There is a paradox inherent in any attempt to memorialize the Holocaust. On the one hand, it can be argued that the Holocaust is fundamentally unrepresentable, indeed unimaginable, and that no human means of communication can adequately convey its enormity. On the other hand, any memorial devoted to the Holocaust is predicated on the notion that the only way to ensure that such a thing does not happen again is to bear witness and thereby «bring the living and the dead together». But how can something that cannot be represented be remembered or witnessed?
This book is an analysis of the history of various sorts of representation, chiefly memorials, on the site of the concentration camps Dachau and Buchenwald in comparison with Auschwitz, Yad Vashem and the US Holocaust Memorial Museum in Washington, DC. By providing a reconstruction of the history and debates surrounding the question of memorializing and forgetting, it interrogates the question of how to represent the unrepresentable. It is a study of how the boundaries of representation and the rhetoric of artifacts changed during the transformation of these places. It draws on Freudian analysis, the literature on sites of memory, and the debate about writing about the Holocaust, showing clearly how the camps have been and still remain highly contested places of memory and arguing that these debates and their physical embodiment on the sites have to be incorporated in our understanding of what these places represent.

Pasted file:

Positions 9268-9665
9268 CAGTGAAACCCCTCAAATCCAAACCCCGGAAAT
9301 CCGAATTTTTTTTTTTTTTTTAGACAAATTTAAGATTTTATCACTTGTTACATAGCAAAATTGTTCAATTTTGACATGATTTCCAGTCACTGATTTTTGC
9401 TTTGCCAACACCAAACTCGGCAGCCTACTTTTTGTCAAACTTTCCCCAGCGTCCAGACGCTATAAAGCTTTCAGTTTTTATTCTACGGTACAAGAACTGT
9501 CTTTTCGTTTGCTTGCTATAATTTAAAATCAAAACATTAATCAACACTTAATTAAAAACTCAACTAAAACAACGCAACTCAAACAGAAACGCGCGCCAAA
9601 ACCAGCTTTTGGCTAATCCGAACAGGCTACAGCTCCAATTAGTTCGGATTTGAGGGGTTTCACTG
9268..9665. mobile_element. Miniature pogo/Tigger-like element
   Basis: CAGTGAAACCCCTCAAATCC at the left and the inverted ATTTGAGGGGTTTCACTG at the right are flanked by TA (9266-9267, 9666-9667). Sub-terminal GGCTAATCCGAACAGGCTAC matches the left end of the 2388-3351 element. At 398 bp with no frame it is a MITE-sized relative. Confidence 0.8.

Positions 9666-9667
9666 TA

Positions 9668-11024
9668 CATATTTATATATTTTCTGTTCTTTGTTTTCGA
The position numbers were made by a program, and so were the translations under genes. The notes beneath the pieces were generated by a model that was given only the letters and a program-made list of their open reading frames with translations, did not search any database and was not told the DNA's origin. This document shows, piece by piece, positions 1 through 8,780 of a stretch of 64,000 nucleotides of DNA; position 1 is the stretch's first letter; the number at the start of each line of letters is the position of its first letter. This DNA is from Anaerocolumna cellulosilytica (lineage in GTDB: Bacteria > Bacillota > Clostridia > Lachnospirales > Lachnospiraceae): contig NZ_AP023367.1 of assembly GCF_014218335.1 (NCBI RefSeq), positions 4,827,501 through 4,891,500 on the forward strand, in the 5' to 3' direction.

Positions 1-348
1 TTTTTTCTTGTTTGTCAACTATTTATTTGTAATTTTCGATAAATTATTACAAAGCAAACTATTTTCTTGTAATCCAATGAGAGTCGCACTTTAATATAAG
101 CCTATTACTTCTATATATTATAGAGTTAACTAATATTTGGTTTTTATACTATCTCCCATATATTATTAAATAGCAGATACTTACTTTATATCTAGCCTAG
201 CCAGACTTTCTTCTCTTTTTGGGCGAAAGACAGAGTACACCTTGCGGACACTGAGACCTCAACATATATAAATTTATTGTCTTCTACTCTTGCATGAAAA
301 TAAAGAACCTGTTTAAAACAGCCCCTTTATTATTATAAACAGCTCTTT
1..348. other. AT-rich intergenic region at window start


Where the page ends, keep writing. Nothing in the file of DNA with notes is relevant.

Bruxelles, Bern, Berlin, Bruxelles, Frankfurt/M., New York, Wien, 2002. 237 pp., num. ill.
Contents: Towards a History and Theory of Representation: Shaping the Memories of the Holocaust – The Liberation of Dachau
and Buchenwald: Speechlessness and the First Images – Representations in Dachau and Buchenwald Until Today: A German-German
Comparison – Auschwitz, Yad Vashem and Washington, DC: An Overview.